not sure if this would belong here but giving it a shot.
This is likely a pretty easy query but I’m new to this so apologies as I learn and navigate my way around.
I was a table that have some entries that need updating.
I’ve done some research left and right and this is what I found as the solution:
UPDATE tablename SET tablefield = replace(tablefield,”findstring”,”replacestring”);
the issue i’ve been having is:
the 1st time I ran this, I needed to replace a value of “_2_” with “_some_word_”. When I ran this command, it replaced all appearances of “**2**” w/ “**0**”. so not only are my 2s now 0s but my **10s** are now **12s**.
what have I done wrong?? single quotes? doubles? no idea what to do other than manually change the cell values (drag).
as well, i can’t seem to find some proper docs on this. anyone have a resource? The main one doesn’t seem to discuss this. A few times I was told that i was using commands that were not part if my current version.
Thanks for you time.
>i can’t seem to find some proper docs on this.
[REPLACE() documentation](http://dev.mysql.com/doc/refman/5.7/en/string-functions.html#function_replace). Pretty straightforward.
>so not only are my 2s now 0s but my 10s are now 12s
Even without the INT vs. VARCHAR issue, you’d still have messed-up data: instead of your `12`s becoming `10`s, they’d all be `1some_word`s.
> my 2s now 0s but my 10s are now 12s
>> I got that backwards. my 0s turned to 2s, and 10s were now 12s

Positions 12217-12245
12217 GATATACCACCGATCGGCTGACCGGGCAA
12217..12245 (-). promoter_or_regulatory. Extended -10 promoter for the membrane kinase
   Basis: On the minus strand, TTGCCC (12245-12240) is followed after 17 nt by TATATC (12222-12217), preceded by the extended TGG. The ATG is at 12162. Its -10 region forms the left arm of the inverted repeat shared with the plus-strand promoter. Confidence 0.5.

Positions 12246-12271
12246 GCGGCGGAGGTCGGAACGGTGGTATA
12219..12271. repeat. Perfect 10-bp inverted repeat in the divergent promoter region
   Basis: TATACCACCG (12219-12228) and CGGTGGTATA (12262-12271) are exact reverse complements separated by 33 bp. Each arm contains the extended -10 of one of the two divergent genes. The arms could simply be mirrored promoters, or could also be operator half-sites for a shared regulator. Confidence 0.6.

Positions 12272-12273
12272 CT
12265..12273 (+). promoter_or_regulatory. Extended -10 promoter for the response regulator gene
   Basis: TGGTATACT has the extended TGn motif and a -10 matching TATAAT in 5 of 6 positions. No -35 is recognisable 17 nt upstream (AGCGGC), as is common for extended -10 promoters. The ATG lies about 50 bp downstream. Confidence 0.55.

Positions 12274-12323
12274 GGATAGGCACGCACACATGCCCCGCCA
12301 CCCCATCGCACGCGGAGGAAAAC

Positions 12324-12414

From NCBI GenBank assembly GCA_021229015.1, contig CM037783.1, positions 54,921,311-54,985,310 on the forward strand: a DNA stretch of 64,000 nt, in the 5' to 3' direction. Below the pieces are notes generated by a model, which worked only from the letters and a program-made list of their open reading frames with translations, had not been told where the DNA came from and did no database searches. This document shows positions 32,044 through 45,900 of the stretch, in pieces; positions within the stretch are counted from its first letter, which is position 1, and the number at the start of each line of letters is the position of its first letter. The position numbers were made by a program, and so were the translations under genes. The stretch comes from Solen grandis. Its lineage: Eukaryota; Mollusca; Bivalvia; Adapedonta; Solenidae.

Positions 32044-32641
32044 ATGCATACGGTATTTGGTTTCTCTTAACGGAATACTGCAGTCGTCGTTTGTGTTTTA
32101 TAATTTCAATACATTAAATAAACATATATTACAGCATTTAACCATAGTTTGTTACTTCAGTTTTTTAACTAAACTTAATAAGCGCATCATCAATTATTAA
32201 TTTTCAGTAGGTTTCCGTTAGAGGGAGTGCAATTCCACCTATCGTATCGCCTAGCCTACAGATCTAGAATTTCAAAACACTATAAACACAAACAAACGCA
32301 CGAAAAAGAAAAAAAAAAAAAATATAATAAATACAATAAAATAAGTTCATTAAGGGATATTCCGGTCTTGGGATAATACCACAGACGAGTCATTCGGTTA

…really? what were the arguments you used (what were the values of _findstring_ and _replacestring_)?
>Was it a single vs double quotes error?
That particular problems was probably an INT vs. STRING error: trying to put a string into a INT column results in `0` (so, if you tried to replace _`2`_ with _`some_word`_, then all instances of `2` becoming `0` makes sense; but `0` becoming `2` does not. We need some clarification on this point).
To answer (what I _believe_ is) your larger question, the `2` in `12` **is** a `2`, so yes, it will be replaced with `some_word`; this **is** the correct behavior.
If it is not the _desired_ behavior, then you need to do something else. : ) You could write a user-defined function for it, or there are add-on packages like [`lib_mysqludf_preg`](https://github.com/mysqludf/lib_mysqludf_preg). You’d have to recompile, though.
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